NEW YORK — Office workspace provider Knotel has closed a $70 million Series B financing. The round was led by real estate firms Newmark Knight Frank and The Sapir Organization, and include The Wolfson Group, The Moinian Group, and Wainbridge Capital.
The funding comes on the heels of rapid-fire growth for Knotel, which in just two years has opened 40 locations across New York, San Francisco, and London, totaling nearly 1 million square feet, and attracting enterprise companies that would otherwise take a lease. Knotel’s activity in markets like Chelsea and Flatiron reached almost 20% of all transactions.
Knotel plans to use its new funding to more than double in size this year and deepen its coverage in core and new markets among mid-market and enterprise businesses. Over 200 companies now call Knotel home, including Starbucks, Stash, and King. Previous investors from its $25 million Series A round in 2017 include Bloomberg Beta, Invest AG, Observer Capital, Rocket Internet, and 500 Startups.
“We’re just getting started,” said Amol Sarva, co-founder and CEO of Knotel. “Giving companies the freedom of agility has been our mission from the start, and adding these partners to the team is both a validation and gateway. We couldn’t be more excited.”
Founded in 2016, Knotel designs and runs bespoke locations for established and growing brands. An alternative to a lease and far removed from coworking, it provides flexibility without sacrificing on customization, giving companies a home in look, feel, and operations, and the ability to evolve at will.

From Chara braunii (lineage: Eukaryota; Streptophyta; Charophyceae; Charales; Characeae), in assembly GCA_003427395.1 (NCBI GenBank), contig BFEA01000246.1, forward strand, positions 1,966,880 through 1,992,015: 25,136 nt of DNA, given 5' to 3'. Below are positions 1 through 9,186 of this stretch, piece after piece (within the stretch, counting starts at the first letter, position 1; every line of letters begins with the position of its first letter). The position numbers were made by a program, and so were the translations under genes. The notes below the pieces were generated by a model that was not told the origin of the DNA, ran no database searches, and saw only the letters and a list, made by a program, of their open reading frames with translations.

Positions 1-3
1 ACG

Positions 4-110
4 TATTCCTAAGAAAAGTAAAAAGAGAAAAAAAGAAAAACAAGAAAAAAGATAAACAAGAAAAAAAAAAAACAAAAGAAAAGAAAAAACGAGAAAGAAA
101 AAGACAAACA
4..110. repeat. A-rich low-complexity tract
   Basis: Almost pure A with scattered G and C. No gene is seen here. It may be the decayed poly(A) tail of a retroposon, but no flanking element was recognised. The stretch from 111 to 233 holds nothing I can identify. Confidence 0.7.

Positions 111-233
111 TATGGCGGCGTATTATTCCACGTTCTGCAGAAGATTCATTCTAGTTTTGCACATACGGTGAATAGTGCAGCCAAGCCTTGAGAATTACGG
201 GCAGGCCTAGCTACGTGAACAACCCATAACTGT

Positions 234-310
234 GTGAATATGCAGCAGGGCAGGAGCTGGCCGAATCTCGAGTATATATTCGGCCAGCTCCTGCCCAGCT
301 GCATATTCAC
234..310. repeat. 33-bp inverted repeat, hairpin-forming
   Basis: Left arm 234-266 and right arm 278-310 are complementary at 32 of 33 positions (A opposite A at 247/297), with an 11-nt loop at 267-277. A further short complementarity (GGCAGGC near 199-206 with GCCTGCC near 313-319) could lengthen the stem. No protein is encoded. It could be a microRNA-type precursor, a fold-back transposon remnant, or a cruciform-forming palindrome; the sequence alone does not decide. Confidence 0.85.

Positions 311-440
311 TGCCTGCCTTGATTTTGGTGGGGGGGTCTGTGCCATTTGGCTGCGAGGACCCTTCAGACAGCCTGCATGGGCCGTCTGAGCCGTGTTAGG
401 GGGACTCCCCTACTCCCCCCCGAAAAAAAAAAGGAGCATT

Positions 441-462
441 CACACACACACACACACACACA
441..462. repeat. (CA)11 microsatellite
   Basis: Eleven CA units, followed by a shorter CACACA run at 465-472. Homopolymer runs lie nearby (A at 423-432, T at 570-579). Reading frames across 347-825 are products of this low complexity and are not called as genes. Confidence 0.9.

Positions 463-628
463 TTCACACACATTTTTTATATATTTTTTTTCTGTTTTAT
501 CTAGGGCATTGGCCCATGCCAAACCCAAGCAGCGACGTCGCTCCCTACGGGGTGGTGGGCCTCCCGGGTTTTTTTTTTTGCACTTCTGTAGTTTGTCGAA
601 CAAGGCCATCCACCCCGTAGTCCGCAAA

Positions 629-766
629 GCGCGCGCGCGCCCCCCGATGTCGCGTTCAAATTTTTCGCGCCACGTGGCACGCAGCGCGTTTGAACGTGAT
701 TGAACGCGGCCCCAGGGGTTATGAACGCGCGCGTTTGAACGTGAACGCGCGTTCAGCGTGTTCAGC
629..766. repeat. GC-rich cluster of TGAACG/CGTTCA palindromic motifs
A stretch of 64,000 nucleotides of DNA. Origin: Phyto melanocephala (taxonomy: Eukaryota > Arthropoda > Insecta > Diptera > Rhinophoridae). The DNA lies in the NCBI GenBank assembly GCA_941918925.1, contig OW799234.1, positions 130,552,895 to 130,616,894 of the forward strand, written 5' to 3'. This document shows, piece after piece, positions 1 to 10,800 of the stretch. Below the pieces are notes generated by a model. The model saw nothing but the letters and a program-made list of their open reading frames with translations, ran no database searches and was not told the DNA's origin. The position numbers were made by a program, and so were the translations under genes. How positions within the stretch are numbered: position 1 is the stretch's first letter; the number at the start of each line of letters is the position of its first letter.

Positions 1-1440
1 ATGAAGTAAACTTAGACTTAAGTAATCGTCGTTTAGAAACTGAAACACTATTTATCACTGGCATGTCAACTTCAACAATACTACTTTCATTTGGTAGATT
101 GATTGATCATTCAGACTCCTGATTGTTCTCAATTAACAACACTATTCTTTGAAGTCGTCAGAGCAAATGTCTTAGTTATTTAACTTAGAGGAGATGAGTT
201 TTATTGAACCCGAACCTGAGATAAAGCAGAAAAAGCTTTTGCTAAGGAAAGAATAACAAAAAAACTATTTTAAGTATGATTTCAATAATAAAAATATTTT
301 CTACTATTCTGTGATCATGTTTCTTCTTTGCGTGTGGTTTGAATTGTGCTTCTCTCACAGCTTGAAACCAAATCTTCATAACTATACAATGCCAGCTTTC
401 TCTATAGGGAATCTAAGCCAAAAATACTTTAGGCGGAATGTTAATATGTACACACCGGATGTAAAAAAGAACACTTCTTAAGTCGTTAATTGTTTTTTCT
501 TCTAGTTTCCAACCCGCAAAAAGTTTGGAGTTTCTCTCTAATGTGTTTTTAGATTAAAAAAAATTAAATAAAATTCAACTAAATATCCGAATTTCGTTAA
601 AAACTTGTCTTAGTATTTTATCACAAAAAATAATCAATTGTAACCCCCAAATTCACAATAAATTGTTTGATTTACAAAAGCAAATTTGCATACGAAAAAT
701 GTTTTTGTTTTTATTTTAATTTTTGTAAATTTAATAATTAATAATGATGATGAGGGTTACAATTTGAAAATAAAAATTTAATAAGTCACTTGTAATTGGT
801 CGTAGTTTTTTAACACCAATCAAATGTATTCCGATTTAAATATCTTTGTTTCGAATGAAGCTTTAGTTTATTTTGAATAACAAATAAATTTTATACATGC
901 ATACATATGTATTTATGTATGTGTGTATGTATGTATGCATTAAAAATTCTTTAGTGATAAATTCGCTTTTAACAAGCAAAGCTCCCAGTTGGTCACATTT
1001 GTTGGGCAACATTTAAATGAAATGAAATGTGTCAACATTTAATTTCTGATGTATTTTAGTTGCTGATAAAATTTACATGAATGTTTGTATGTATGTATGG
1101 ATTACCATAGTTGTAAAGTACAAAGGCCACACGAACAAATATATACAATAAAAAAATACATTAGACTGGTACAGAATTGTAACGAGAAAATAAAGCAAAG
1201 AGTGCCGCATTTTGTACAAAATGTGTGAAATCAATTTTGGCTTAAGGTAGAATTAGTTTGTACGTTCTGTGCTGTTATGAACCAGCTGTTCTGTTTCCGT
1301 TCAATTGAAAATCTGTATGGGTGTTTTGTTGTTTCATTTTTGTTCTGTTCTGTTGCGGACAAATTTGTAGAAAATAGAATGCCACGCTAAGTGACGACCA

“What they’re doing is different,” explained Barry Gosin, CEO of Newmark Knight Frank. “It’s a new category the industry hasn’t seen and is rapidly adopting. We’ve watched their ascent from a distance and are now thrilled to join them on the journey. It marks a shift in how owners and tenants are coming together.”
The origins of Knotel came from the experiences of Sarva, a veteran entrepreneur, and his co-founder, Edward Shenderovich, a venture investor. “We’d watch as companies we were building would move every few years, pouring resources into it each time,” recalled Sarva, who co-founded Virgin Mobile USA, Peek, and HaloNeuroscience. “It was brain damaging. It was also a distraction from the goal of creating beautiful things.”
“Every successful business I’ve been a part of has been flexible,” said Shenderovich, whose investments have included Plated, DeliveryHero, and TradeShift. “That’s been the hallmark – an ability to innovate. A 10-20 year lease in the face of 2-year forecasts is outdated, no matter how large you are. To compete is to change and until now, there’s been no way to match an agile agenda with an agile footprint.”